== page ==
Back during the early days of the quarantine, when there were absolutely no sports on whatsoever, we all cast our minds back to seasons past — championship runs, miracle finishes, stars at their very peak.
Strangely, though, nobody really seemed to want to look back fondly on the fall of 2017 — the year when protests riled the NFL, when the president of the United States called a player who knelt a “son of bitch,” when patriotism and politics turned conversation hostile virtually every week of the season. It was not football’s finest moment.
So ... guess what’s coming back for the 2020 season?
Tuesday morning, President Donald Trump sat down for a radio interview with Outkick’s Clay Travis. Trump is a knowledgeable sports fan, and the conversation proceeded through a range of topics — Tom Brady in Tampa, Jordan vs. LeBron — and protests during the anthem came up.
“You have to stand for your flag, and you have to respect your flag and your country,” Trump said. “You’re making millions of dollars a year playing a sport you’d be playing anyway, they’d be playing it on the weekends. And they have to respect their country. If they don’t, frankly, if the NFL didn’t open I’d be very happy. If they don’t stand for their flag and stand strongly, I’d be very happy if they didn’t open.”
It’s a familiar tune, but Trump’s now playing it to a changed audience.
Back in 2016, then-San Francisco 49ers quarterback Colin Kaepernick was the only player kneeling in support of racial justice. A few scattered players joined him, but the movement was largely an individual one until Trump attacked Kaepernick at a rally early in the 2017 season. At that point, hundreds of players knelt, both in support of Kaepernick and in protest of Trump himself.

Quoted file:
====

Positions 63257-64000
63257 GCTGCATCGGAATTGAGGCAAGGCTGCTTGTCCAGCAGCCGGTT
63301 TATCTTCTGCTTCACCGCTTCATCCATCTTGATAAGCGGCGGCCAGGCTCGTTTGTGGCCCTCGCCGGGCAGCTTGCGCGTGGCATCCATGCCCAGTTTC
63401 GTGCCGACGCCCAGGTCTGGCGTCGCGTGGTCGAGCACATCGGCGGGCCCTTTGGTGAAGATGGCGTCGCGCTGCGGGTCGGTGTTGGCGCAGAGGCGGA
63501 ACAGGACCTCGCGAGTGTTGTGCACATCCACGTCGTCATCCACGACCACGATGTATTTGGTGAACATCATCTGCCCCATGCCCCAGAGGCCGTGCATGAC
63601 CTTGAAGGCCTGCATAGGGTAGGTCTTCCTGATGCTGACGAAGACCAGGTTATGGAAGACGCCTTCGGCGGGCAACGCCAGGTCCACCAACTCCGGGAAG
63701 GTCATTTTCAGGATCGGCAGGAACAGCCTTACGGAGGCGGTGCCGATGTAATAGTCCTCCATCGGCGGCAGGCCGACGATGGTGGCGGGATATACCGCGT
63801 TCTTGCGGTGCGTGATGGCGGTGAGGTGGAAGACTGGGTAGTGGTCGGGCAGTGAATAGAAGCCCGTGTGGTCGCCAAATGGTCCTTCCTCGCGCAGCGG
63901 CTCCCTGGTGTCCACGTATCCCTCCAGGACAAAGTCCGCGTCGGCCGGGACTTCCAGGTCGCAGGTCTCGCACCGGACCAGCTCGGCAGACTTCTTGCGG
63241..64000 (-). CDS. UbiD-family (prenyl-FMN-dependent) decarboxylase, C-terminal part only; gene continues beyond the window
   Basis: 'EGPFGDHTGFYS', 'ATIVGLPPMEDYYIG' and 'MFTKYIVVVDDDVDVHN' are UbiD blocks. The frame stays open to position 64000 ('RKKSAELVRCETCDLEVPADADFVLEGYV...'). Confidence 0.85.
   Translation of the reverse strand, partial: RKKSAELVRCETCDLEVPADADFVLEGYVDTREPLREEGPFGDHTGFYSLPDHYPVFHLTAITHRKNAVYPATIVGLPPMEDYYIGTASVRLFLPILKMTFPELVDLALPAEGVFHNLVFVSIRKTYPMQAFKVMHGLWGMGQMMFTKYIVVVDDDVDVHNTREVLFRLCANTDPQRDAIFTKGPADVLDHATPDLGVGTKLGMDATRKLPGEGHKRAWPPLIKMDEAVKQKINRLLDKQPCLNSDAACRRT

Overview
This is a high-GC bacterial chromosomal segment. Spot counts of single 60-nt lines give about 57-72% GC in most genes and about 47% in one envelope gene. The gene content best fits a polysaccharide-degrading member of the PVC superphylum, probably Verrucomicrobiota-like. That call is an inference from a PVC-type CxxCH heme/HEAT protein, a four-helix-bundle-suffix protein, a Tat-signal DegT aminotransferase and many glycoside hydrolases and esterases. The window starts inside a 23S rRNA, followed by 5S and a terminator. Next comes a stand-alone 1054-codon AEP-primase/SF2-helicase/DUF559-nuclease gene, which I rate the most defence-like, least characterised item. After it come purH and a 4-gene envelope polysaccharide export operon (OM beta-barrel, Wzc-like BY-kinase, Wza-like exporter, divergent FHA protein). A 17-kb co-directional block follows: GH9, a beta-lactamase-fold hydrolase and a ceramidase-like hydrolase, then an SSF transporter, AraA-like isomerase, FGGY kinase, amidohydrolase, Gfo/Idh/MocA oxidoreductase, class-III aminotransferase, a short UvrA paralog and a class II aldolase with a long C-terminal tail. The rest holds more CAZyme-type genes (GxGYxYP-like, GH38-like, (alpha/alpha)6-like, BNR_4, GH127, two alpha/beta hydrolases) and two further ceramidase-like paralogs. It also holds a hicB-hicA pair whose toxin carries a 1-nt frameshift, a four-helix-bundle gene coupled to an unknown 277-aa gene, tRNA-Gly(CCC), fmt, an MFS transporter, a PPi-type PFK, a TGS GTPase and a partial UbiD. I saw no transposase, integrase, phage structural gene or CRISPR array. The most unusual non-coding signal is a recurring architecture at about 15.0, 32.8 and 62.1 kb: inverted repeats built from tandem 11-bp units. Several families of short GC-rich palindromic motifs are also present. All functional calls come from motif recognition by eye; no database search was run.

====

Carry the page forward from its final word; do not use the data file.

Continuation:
But time rolls on, and the protest numbers dwindled, in part because Kaepernick couldn’t find a job in the league after the 2016 season.
Then the pandemic arrived, and soon afterward, the killing of George Floyd while in the custody of Minneapolis police. That ignited America like a match to dry tinder. Millions of Americans took to the streets to protest police violence — the exact cause Kaepernick had knelt for nearly four years before — and kneeling became a common form of protest at sporting events literally around the world. Kaepernick’s name, message and form of protest are now ubiquitous.
Even the NFL, where this all started, took a fresh look at protests, and a surprising consensus emerged. No longer afraid of being ostracized the way Kaepernick was, players have stepped up and announced intentions that would have been unthinkable four years ago:
Saints running back Alvin Kamara: “I’ve been in enough situations where the color of my skin was seen as a big enough threat to cost me my life. And I know there are countless others that that fit my description that could say the same. I can kneel confidently because I know that with just that small gesture, a much bigger message is being conveyed. And also within that gesture the voices of those who no longer have a voice can be heard.”
Browns quarterback Baker Mayfield, who said he “absolutely” plans to kneel: “I have the utmost respect for our military, cops, and people that serve OUR country. It’s about equality and everybody being treated the same because we are all human. It’s been ignored for too long and that it my fault as well for not becoming more educated and staying silent. If I lose fans, that’s OK. I’ve always spoken my mind. And that’s from the heart.”